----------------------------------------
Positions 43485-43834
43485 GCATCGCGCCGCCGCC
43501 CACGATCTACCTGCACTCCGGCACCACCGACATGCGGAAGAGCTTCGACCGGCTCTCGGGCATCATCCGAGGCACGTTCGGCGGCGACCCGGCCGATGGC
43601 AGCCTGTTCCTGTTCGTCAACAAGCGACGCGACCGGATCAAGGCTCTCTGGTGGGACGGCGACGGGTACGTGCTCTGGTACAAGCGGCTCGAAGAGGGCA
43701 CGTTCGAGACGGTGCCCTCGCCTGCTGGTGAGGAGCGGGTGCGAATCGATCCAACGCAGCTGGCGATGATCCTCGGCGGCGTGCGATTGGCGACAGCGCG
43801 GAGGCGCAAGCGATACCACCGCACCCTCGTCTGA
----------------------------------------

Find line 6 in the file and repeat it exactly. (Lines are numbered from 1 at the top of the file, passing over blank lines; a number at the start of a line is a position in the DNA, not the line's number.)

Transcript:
43801 GAGGCGCAAGCGATACCACCGCACCCTCGTCTGA